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Hello and welcome to this tutorial on direct reports. Now as always with these tutorials, please feel free to fast forward, pause, or rewind as many times as you need in order to get the most out of the time that you'll spend here. Now let me ask you a question off the bat. What does a good boss look like?
Hmm. Have you ever stopped and thought about that? Have you had bosses before that were good? Have you had some that were not so good? Well during this tutorial, what we're going to be looking at are caring about direct reports, those people who directly report to you. We're also going to be talking about fairness to direct reports and confronting direct reports. Now there are no key terms for this lesson, so let's go ahead and start talking about caring about direct reports.
Now a good manager is always going to care about the direct reports, and not just how they're doing at their jobs. That's going to extend, well, to things that are going to affect their jobs and may not necessarily originate in the office. You're always going to want to make sure that you're taking care of your direct reports.
You play, as a manager, a huge role in these people's lives. How many times do you hear about people talking about their boss at the dinner table, good or bad? You're going to make up a lot of conversation, and you're going to be spending more time with these folks probably than their spouses in some cases. So you want to make sure that whenever you get a chance you're taking that chance to take care of your direct reports.
Now some examples of taking care of direct reports is you want to make sure that you're showing interest, not only in the work, but also in their non-work lives. What is it that drives them? What do they show interest in? What is it that they're bringing to the work site that may be affecting their work that's originating well, from somewhere else?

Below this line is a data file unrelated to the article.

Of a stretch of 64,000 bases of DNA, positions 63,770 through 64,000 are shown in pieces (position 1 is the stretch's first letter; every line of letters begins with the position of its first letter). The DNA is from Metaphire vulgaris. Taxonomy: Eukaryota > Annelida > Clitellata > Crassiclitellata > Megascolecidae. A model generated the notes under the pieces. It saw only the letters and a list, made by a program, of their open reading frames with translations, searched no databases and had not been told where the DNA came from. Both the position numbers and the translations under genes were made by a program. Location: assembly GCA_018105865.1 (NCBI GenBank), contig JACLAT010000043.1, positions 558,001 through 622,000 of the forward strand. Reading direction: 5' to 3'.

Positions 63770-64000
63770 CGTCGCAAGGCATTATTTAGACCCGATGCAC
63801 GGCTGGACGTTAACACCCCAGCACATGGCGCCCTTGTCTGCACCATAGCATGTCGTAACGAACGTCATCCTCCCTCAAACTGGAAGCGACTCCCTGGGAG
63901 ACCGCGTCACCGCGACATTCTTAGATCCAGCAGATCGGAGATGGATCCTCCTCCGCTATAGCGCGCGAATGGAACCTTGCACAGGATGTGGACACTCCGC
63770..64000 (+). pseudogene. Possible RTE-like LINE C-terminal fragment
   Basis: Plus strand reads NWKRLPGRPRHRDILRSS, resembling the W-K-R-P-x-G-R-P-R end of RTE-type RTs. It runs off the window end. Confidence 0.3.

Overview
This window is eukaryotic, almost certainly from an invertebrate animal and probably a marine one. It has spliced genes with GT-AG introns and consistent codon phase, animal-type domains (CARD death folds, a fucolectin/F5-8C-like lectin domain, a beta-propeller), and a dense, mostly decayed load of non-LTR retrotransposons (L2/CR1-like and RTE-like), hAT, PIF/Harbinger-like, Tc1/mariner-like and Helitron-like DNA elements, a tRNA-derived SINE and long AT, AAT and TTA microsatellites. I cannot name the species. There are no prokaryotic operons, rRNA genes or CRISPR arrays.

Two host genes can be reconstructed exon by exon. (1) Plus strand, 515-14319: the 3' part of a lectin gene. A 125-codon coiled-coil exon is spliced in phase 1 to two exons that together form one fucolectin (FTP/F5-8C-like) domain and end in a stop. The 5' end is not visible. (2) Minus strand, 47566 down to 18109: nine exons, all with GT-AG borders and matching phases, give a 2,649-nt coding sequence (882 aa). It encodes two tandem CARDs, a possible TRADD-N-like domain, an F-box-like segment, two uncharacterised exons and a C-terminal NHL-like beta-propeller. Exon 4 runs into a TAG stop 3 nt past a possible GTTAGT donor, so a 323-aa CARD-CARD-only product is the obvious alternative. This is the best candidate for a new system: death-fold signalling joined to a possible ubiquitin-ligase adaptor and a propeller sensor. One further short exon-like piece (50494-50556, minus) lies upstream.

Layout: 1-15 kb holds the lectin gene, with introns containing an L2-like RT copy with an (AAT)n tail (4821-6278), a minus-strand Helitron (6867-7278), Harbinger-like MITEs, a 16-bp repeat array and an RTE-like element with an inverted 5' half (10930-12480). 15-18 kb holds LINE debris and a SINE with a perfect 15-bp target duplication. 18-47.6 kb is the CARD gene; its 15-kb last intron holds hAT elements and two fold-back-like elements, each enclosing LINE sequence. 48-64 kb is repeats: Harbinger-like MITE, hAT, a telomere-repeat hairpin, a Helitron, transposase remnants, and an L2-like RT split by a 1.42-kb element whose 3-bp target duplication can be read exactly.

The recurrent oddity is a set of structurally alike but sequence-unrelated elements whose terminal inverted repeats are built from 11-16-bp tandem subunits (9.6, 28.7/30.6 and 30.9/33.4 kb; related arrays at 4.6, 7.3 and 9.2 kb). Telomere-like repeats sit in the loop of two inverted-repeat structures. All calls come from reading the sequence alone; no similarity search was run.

We want to ask about their plans. What are there problems? What are there desires? What do they want to do with their lives? And by getting to know your folks and caring about your direct reports you can help them-- one, be better employees for you, but also you can help them move up that career ladder and move up that path to where they see as being successful.
You want to make sure that you're available to listen mainly, and also to talk about personal problems. Because as much as we like to think that we are great at compartmentalizing and keeping our various parts of our lives apart, it's not always that way. And a lot of times you're going to have direct reports that are going to bring huge, horrible, personal problems to the work site. And if you can help them get through that or be that shoulder that they can talk to-- one, you're going to help them with that personal problem, but you're also going to help them get back on track as far as the job is concerned.
Lastly, we want to make sure that we're staying aware of the workloads that these people put in. Your people work and they work hard. And it's always a good thing if the boss can take that extra time to appreciate that work, and especially if it's extra effort these folks are putting in. Make sure you set the time aside to say a simple thank you sometimes. That's all it takes.
Now fairness to direct reports. Now managers, well, they got to be fair to direct reports, obviously. You have to be fair. You can't have favorites and you have to treat people equally.
Now some examples of this is well, make sure you're treating all your direct reports equally and equitably. Make sure that what you would do for one you would do for everybody else, you're not holding that favorite. Make sure that you're acting fairly when it comes to your direct reports. Don't throw all of the horrible, bad jobs that nobody wants to do on one particular person. Make sure you're spreading that around and make sure that when people do a good job you're telling them.